The Eternal Songstress: Asha Bhosle


An evergreen smile with an evergreen voice, the eternal songstress Asha Bhosle was in Bengaluru to perform at the Phoenix Marketcity. Namita Gupta of RITZ Magazine caught up with the singing legend over a candid interview.

  • You have sung in many South Indian and other regional languages besides of course Hindi. How was the experience singing in Kannada, Tamil, Telugu and Malayalam?

I’ve sung many songs of Illayaraja, AR Rahman and Jaidev. My first song was Enga Ooru Pattukaran and Shembagame in Tamil was a huge hit. I’ve also song a few songs in Kannada, Telugu and Malayalam and all these languages are tough, but since we have a Sanskrit base we can sing. Whenever we sing outside of your own mother tongue and that song does well and is appreciated by others it feels wonderful. When Shembagame did well, all the Tamilians in Singapore loved my work and I received a lot of compliments.

  • What took you so long to come to Bengaluru for a performance?

I’m going to be 85 years old in September this year. I want to ask the people of Bengaluru why they took so long to invite me to perform here? Were they waiting for me to turn 100?

  • But you don’t look 85, what’s the secret of looking young and healthy even at this age?

I think it has to do something with music. It’s the music in me that keeps me young and healthy. I would also give credit to my kids (she says pointing to her son Anand Bhosle). I keep myself occupied with some or the other work whenever I’m at home. I never sit idle. I also like to cook good food for my family. I’ve always worked all my life. I’ve completed 75 years of my singing career. I started singing at the age of 10. I’ve sung over 14,000 songs and I never had a spare moment to even look at myself in the mirror. There were so many times when we even forgot to eat food and would survive on tea. We would record seven songs in a day, many times recording all through the night and completing our recording at 7 am.

  • Can you recall that incident when a music director came to your house and asked for Ashaji?

Khayyam came to our place when I used to live in Borivali and was doing some household chores and I opened the door and he asked me to call Ashaji. I told him to tell me and he said I don’t talk to servants so I went in washed my face, got ready and came back and he was shocked to see that it was the same lady. We are all very proud of his work. You don’t see that kind of talent these days.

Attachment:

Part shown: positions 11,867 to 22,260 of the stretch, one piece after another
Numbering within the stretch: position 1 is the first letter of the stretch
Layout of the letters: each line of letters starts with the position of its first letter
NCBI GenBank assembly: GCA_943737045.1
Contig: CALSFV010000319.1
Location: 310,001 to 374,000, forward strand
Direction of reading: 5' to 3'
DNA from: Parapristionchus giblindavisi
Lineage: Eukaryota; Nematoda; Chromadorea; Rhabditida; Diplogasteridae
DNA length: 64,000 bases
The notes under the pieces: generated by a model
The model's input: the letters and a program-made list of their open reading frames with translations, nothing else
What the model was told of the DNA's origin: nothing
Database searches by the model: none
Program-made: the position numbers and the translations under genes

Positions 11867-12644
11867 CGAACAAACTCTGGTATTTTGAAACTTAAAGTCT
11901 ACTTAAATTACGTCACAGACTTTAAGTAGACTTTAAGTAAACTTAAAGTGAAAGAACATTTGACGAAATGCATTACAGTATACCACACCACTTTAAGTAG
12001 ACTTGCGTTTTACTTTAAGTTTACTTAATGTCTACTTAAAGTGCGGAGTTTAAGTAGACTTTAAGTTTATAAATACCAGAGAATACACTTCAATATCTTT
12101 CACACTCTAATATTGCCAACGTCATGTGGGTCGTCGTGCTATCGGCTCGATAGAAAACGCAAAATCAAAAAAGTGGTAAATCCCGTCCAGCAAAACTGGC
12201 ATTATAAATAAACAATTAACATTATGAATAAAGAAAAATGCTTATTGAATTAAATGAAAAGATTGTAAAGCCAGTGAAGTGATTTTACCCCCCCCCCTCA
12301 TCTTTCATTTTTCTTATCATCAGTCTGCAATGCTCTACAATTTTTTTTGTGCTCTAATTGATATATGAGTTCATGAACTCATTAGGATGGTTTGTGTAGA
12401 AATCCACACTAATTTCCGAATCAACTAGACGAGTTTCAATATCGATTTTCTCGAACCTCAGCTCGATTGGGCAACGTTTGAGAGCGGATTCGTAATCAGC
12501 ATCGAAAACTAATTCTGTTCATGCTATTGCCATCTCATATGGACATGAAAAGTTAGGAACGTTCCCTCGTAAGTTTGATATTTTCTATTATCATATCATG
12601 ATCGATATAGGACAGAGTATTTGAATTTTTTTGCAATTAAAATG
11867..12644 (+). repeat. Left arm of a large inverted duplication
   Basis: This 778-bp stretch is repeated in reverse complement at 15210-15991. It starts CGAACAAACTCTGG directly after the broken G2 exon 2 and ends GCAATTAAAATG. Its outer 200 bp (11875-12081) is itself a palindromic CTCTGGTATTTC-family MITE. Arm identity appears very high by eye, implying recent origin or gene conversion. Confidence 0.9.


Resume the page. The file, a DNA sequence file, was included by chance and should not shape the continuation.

• Is there a change in the music of today from what it was many years back and how?

There’s change in how the songs were written then. Even today we can sing those songs. Those lyrics were unforgettable. We used to remember those voices also. We used to sit together alongwith the stars and directors and it used to be a team work. Nowadays it happens independently and computers have a big role to play too. Also there are English words in Hindi songs and most of them are targetted towards dance music. But you can’t really sing these songs and they won’t last for long.

  • Any message for youngsters?

If you want to learn music, you need to have a classical base, take care of your voice and have self-confidence and a strong will power to learn music, only then can you achieve your dream. I tell everyone and even myself today that if you sing the song you have at hand only then will you get more songs to sing, so put in your best in everything you do.

  • You have won National Awards and so many other awards, but is there any one thing that you still want to achieve?

I’m not really crazy about awards, but the fact that they are a recognition of your talent. I would like to remembered more as a beautiful human being than as a beautiful singer.

  • You like to cook good food you mentioned. What are your favourites?

I like to make prawn curry and a lot of good vegetarian dishes also. I specialise in North-West frontier-inspired cuisine blend classic preparations, contemporary influences and artisanal accents. You should ask my sons who have become healthy after eating my food and now have to go on a diet. Whatever I cook I do it with lots of love. Even a dish like Karela will become sweet if cooked with love. My son has launched so many restaurants all across the world (Dubai, Abu Dhabi, Bahrain, Kuwait and Qatar in the Gulf, and Birmingham and Manchester in the UK) in my name called Asha’s inspired by my cooking.

  • A lot of people feel relaxed listening to your songs. How do you destress and relax?

I also get angry since I’m also a human being, but music has so much power that it can take you away from all the worldly sorrows. Whenever I do my riyaaz, it gets me rid of all my sorrows.

  • What do you eat to keep your voice melodious?

I eat lime and chilli pickle. I also eat a lot of masalas and spice, but I refrain from curd, ice cream, anything sour and basically anything cold from the fridge.

  • Any memories from your earlier visits to Bengaluru?

I came to Bangalore with my mother many years back. She was a big devotee of Sathya Sai Baba so I had come to Bangalore to visit Puttaparthi. She loved that visit and it was a great experience for us.




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